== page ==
In the first three parts of my series on income investing, I discussed what exactly income investing is, how common stocks and traditional bonds can play a role in the income investor’s portfolio, and certain things on the macro front that income-focused investors should keep an eye on. It is now time to look beyond common stocks and traditional bonds, and wrap up this series by discussing other income opportunities investors may want to consider for their portfolios.
Sitting just above common stocks on the capital structure are preferred stocks. Preferred stocks are a hybrid-type security with features similar to both common stocks and bonds. Investors looking for higher yields than the common stock and bonds of a particular company pay often find those yields in preferreds. Every public company does not offer preferred stock, so your options are somewhat limited. But many REITs, utilities, and financials do. For investors looking to build annuity-like income streams, the yields offered by many preferreds can be quite enticing.
In a recent article, “Exchange-Traded Debt – A Different Breed of Bonds,” I noted several features of exchange-traded debt that makes it unique. Unlike traditional bonds, debt traded on an exchange does not have to be purchased in increments of $1,000, and there are no minimum purchase requirements. On the other hand, exchange-traded debt usually has very long-dated maturities and call features that are less favorable than more traditional bonds’. Additionally, exchange-traded debt is further up the capital structure than preferred stock and pays yields that are generally in line with what one would expect from preferreds. Again, investors looking to build annuity-like income streams without needing to touch their principal often can find attractive opportunities in the exchange-traded debt space.
Despite their reputation for being inherently risky products, there are certain options strategies that are suitable for most investors and help enhance a portfolio’s income-generating capabilities. Two such strategies are selling puts and selling covered calls. By using these strategies to methodically collect small amounts of income on a regular basis over extended periods of time, you can increase your portfolio’s income stream in a meaningful way. If you want to learn more about options, including selling puts, selling covered calls, and other strategies, you can do so in my book, Options Strategies Every Investor Should Know.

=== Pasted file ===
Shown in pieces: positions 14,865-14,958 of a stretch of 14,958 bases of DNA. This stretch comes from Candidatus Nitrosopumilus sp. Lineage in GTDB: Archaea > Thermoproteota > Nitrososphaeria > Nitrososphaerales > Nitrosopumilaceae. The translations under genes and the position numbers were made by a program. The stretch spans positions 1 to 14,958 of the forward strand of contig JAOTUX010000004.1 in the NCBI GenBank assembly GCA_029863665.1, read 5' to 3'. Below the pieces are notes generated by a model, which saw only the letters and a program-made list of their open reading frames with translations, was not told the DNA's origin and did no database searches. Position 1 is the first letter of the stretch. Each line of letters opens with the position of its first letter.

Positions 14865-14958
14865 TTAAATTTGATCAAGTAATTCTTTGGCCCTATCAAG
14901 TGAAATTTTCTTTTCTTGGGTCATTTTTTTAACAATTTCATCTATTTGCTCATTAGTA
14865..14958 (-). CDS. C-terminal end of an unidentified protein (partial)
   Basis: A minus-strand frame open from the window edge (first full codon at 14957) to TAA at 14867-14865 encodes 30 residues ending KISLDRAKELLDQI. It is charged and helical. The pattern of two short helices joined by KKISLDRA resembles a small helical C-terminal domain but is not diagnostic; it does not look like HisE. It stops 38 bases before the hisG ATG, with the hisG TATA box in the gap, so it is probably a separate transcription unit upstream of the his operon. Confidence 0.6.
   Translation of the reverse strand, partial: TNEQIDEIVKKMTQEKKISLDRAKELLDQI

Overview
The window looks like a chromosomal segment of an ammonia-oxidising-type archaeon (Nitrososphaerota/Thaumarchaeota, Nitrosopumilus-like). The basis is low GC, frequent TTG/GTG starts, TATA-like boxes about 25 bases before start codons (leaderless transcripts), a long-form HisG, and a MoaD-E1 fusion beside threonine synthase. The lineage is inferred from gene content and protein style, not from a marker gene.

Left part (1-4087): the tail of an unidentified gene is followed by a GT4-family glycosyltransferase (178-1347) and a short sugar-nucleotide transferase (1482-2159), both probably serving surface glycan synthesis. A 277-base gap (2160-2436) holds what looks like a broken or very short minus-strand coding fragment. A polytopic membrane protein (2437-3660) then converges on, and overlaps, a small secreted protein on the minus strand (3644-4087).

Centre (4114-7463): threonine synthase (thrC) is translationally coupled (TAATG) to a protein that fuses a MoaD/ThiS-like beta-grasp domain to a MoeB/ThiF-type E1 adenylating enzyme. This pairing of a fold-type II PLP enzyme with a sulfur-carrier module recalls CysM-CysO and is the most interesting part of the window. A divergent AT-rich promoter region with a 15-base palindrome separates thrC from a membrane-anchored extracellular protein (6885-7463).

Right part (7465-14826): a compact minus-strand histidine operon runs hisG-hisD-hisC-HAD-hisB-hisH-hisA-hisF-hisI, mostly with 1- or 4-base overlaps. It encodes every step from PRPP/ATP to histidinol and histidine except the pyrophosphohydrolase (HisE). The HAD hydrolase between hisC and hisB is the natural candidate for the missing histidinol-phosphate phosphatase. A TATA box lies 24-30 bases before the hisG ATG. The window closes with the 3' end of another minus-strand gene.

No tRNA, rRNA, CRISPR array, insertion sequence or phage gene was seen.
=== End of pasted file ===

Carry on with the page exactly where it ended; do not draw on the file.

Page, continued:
The illiquidity, leverage, and generally high minimum investments often required for physical real estate investing keeps many people from acquiring portfolios of properties in their lifetimes. If you are one of the fortunate ones, you can certainly collect steady cash flows from rental income. For everyone else, there is always REITs. Regarding equity REITs, investors have plenty of choices in which to invest. This includes both common stocks and preferred stocks. If you are an income investor and someone interested in protecting purchasing power over time, it may behoove you to have exposure to the real estate cash flows of a variety of public REITs.
If your investment focus involves creating diversified streams of income with as little risk to principal as you feel is possible in order to sustain your purchasing power over time, then Income Investing Insider is for you. The newsletter will include a monthly macro discussion and my views of the current investing environment. It will also include ideas of various securities that might serve the income-focused investor well. Those securities will come from across the broad spectrum of assets discussed in this four-part series on income investing.
If you are serious about income investing and interested in subscribing to Income Investing Insider, you can do so here.
More from The Financial Lexicon:
The 5 Fundamentals of Building a Retirement Portfolio